ASUS Transformer Book T100 Review: Redefining the Entry-Level Windows Notebookby Anand Lal Shimpi on October 18, 2013 12:00 AM EST
It’s tough to sell an entry-level Windows PC these days. You’re sandwiched between a couple of aggressive price points: the Nexus 7 at $229 and the iPad at $499. Traditionally, the PC you’d get between those price points would have mechanical storage, the cheapest of cheap TN panels, be bulky as possible, an unimpressive keyboard/trackpad and have 2.4GHz-only WiFi. About the only solace would be that it’d have some insanely quick Core architecture CPU inside, which more or less didn’t matter since the overall experience was hampered so much by the spinning disk inside. Thankfully, times are changing.
Assault first and foremost comes from Google’s latest lineup of Chromebooks. The HP Chromebook 11 addresses many of these concerns but with a fairly limited OS and silicon that’s honestly a bit too slow, even for the target market. But you do get an awesome keyboard, eMMC based storage, and an IPS panel among other things.
The Transformer Book T100 is really the Wintel camp’s answer to the Chromebook onslaught. Compared to the traditional entry-level PCs out there, the T100 really is a breath of fresh air. You get an IPS panel, great battery life and modern WiFi all in a package that can work as both a notebook and a tablet. The system is responsive and predictable in its performance thanks to the use of solid state storage. While there isn’t a full blown SSD inside, the eMMC solution is clearly better for light consumer workloads than a mechanical disk. Solid performance from the rear facing speakers and excellent portability round out the T100’s package. If I had to compare it to what you’d normally expect to get from a $349/$399 Windows PC, I’d say the Transformer Book T100 is a clear winner.
Where things get complicated is if/when you start comparing across platforms. ASUS and Google set the standard for affordable color calibrated displays with the 2013 Nexus 7, and unfortunately the T100 comes no where close to that. Even HP’s Chromebook 11 delivers a more accurate out of box experience than the T100. Again, the T100’s display isn’t bad, it just desperately needs a factory calibration.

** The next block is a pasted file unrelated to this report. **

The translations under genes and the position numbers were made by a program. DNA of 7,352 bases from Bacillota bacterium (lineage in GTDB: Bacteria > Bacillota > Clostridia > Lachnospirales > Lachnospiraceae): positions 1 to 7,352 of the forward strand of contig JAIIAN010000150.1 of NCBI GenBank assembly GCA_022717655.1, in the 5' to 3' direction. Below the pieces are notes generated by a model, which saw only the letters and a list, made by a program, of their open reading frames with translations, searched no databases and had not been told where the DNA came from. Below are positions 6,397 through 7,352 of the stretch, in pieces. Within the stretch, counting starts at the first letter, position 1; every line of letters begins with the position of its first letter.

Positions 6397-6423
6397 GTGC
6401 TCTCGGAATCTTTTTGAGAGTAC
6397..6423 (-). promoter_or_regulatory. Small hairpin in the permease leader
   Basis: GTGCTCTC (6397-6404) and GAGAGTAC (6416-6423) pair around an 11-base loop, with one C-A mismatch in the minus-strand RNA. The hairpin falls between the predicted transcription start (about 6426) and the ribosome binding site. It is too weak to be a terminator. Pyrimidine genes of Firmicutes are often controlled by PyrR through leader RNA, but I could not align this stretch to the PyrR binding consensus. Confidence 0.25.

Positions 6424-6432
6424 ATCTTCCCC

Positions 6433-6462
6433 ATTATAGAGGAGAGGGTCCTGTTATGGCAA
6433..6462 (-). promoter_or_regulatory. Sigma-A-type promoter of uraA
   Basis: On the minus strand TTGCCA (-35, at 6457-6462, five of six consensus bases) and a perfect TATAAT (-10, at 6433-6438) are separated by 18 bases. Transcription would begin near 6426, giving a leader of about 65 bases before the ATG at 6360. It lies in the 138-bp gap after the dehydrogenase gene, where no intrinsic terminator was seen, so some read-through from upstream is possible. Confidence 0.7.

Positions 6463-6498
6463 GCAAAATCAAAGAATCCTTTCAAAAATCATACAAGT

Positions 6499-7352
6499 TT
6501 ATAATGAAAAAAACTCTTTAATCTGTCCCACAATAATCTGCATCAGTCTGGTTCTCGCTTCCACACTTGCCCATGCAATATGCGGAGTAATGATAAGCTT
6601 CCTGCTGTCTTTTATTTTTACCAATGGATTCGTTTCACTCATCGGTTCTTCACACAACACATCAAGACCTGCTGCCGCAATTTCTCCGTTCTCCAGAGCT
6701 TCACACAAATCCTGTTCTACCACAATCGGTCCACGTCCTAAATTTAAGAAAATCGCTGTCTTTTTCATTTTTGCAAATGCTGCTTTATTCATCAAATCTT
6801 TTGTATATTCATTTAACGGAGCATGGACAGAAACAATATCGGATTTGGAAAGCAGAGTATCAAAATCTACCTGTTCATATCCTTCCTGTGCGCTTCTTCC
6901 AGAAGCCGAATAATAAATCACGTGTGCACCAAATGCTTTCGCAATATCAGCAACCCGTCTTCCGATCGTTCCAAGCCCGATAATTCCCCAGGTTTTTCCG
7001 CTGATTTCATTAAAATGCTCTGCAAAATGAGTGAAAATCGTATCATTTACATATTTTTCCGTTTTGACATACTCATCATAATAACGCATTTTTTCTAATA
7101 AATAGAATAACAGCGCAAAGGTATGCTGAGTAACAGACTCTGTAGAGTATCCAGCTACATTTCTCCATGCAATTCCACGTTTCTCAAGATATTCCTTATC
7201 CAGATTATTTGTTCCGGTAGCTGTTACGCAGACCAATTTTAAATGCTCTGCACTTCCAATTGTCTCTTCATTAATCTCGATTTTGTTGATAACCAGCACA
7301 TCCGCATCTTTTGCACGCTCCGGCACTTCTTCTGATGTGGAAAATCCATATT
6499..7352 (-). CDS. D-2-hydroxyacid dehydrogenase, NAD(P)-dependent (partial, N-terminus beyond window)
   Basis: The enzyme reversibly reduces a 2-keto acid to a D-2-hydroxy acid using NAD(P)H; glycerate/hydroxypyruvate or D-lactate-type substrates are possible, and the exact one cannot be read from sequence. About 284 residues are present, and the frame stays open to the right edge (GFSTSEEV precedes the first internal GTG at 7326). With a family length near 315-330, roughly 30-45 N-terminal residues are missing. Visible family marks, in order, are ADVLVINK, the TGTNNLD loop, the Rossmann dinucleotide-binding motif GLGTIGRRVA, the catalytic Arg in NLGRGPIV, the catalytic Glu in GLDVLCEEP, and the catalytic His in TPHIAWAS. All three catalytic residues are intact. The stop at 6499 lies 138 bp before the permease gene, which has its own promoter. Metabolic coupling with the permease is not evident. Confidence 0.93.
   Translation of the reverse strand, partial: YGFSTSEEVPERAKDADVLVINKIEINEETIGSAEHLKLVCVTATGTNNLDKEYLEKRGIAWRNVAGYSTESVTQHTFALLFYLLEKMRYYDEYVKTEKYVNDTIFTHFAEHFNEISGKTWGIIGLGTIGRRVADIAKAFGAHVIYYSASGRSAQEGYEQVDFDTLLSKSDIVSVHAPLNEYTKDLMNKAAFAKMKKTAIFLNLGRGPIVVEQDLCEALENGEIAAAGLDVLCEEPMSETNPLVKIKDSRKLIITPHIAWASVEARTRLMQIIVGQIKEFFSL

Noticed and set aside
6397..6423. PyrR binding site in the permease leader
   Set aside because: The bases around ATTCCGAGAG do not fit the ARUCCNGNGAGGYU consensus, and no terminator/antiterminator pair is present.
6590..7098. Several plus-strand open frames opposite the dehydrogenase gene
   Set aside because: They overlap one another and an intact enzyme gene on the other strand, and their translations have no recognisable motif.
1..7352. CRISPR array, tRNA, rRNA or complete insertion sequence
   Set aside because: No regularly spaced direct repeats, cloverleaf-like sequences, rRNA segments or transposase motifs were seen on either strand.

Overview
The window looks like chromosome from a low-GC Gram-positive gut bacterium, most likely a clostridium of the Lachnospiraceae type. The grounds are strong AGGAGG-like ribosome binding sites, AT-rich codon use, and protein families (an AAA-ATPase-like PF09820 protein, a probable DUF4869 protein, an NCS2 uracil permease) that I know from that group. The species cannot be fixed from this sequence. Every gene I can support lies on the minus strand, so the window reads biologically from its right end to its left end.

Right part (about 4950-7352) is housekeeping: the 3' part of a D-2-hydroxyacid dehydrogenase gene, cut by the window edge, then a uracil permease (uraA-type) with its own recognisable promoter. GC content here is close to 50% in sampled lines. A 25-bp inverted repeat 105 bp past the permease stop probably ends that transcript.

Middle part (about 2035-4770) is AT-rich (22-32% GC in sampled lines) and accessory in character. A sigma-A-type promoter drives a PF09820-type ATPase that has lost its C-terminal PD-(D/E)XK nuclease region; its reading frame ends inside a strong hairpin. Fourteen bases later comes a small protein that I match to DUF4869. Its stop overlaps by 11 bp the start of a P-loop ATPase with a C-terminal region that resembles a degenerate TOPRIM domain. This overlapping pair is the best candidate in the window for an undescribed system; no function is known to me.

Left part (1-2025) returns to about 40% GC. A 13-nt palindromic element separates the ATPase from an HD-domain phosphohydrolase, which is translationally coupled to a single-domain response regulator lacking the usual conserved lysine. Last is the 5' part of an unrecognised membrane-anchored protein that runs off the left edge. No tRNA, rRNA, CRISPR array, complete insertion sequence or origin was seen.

It’s important to keep the T100’s performance in perspective. For light multitasking or single app-use workloads, the T100 does very well (much better than the Chromebook 11 we just reviewed). Light browsing and document work are at home on the T100. Don’t expect it to be a Haswell replacement though. I would like to see the gap narrow between Intel’s Atom and Core lines, but I’m afraid it’s going to take real performance pressure from a competitor before we ever see that day.
The dock experience on the T100 is reasonable, but it’s clear to me that the Transformer Book T100 is first and foremost a tablet, and only serves as a clamshell device as a secondary function. That’s not to say it makes for a bad notebook experience, it can just be cramped as a result of the 10.1-inch display footprint. If you’re looking for a device that you’ll use mostly as a tablet but want the flexibility of turning it into a notebook when you need to, the T100 can definitely fit the bill. If your desire is primarily for a touchscreen notebook, then the T100’s tradeoffs may be more frustrating.
At the end of the day the T100 is a good device, but like the Chromebook 11 we recently reviewed it could’ve been amazing with a few tweaks. With a less reflective display, color calibration at the factory and a better feeling keyboard/trackpad I’d be absolutely in love with the T100. I also wonder if 10.1-inches is the right form factor for this sort of a device. I’m not sure that Microsoft’s decision to go with 10.6-inches is the right one either, but the typing experience on a Surface’s type/touch covers does feel remarkably less cramped.
The T100 truly lives up to the Transformer brand. The combination of Intel's Bay Trail silicon and ASUS' mechanicals gives the device a dual personality. In tablet mode it's just as portable as any other 10-inch tablet, while in clamshell mode it can be a netbook-style ultraportable PC. I’d love to see ASUS continue down this path and truly try to perfect the device. I look at the work that ASUS and Google do together and can’t help but wonder what the T100 would look like if it had the same sort of pressure/influence. Perhaps that’s a bigger criticism of how Microsoft works with its partners, but I look at the comparison of ASUS tablets with and without Google’s influence and try to imagine a further polished Transformer Book. That’s something I’d really like to see.
There are very few perfect computing devices out there, but ASUS is one of the companies with the ability to build one if it really tries.